This is what I keep thinking about. If Governor Gavin Newsom was found on the patio of a small neighborhood bistro shortly after urging Californians to stay home last November, he didn’t blog about today’s recall.
Instead, Mr. Newsom was seen at The French Laundry and attended the birthday dinner of Sacramento lobbyist Jason Kinney. His image of hobbing with guests indoors without a mask at one of the most expensive restaurants in the country was immediately and powerfully symbolic.
Chef Thomas Keller took over the Yontoville restaurant in the mid-’90s, defining the sensibilities, playful and luxurious equivalents of American fine dining of the era. Reservations were not possible (and continue to be impossible). Dishes such as silky tuna tartare in small, crisp cones have been widely reproduced, but most restaurants simply cannot recreate the atmosphere — lush gardens, fresh black truffles. Perfume, perfectly pressed uniform.
As a line cook in my twenties, I studied recipes and photography in a French Laundry cookbook. I hoped that knowledge would be passed on to me, read and reread many times, and the pages would be soft and the edges would be worn out. But shortly before Governor Newsom attended the private party and fueled support for the recall, I felt that the food there sneaked into a luxury spaceship and orbited a burning planet. I have written. I was that overly uncomfortable.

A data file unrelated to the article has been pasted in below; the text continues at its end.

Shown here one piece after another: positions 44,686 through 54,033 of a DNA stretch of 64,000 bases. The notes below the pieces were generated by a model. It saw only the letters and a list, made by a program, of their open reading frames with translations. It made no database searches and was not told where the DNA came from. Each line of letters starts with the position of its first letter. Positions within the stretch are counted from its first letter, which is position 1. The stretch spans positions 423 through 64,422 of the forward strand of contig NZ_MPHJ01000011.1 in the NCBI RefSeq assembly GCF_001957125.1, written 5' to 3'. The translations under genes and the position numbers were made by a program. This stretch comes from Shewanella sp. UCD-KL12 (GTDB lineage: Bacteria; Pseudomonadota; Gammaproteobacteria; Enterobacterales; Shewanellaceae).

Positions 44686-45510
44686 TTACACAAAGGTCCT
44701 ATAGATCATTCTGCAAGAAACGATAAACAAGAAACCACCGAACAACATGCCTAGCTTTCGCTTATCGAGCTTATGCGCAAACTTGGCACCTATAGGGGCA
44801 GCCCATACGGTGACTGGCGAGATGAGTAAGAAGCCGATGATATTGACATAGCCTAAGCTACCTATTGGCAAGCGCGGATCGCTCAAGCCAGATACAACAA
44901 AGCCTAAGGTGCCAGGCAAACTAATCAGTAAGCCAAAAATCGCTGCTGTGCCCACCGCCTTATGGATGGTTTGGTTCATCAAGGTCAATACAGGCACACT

The restaurant’s gorgeous ingredients, meticulous technology and impeccable formal service seemed like a sort of anachronism. The 10-course tasting menu costs about $ 350 per person, and during the pandemic, the restaurant started private indoor dining for $ 850 per person.
It’s no wonder that restaurants have become a very important part of the recall story. Dinner at The French Laundry is no longer a dinner as it is a status symbol, as macaroni and cheese are served in giant golden eggs.